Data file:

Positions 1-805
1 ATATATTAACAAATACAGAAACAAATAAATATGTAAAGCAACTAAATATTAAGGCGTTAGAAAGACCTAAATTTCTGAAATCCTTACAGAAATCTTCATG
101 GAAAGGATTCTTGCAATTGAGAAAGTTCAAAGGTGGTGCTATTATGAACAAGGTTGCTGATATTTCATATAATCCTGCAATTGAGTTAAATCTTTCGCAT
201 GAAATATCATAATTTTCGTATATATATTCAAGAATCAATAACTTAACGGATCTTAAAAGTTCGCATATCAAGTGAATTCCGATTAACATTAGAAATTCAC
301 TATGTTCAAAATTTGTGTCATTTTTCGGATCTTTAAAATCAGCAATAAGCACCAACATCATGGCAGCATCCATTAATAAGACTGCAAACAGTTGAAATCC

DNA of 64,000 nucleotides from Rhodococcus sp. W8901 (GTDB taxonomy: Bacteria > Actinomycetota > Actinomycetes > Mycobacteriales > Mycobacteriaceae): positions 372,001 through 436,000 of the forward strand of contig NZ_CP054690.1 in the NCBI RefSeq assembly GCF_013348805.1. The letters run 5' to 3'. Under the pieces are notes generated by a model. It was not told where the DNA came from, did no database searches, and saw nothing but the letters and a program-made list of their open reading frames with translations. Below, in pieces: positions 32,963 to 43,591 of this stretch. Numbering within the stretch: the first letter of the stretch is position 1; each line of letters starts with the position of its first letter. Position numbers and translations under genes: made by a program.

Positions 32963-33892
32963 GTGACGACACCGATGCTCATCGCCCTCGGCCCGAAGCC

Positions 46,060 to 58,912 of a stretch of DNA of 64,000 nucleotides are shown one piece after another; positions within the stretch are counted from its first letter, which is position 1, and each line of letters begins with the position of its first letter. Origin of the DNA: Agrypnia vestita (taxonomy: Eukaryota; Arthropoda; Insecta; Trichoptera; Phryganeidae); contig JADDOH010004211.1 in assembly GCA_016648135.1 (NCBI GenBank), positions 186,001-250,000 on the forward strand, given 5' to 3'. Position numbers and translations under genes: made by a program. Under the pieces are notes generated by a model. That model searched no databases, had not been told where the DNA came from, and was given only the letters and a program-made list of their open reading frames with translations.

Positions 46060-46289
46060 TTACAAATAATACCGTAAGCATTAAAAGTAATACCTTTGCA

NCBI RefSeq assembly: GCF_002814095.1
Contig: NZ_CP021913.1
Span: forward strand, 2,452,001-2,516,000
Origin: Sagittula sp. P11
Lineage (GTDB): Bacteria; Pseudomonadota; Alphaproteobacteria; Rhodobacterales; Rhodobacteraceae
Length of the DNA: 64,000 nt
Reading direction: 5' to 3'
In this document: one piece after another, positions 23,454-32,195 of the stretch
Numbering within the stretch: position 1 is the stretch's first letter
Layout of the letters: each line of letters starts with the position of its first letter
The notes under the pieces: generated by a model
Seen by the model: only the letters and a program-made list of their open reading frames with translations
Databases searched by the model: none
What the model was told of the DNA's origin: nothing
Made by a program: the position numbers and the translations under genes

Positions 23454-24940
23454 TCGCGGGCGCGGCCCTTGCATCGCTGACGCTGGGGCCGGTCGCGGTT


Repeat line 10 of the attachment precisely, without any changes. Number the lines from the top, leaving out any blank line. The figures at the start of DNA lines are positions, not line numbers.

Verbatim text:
Positions 46060-46289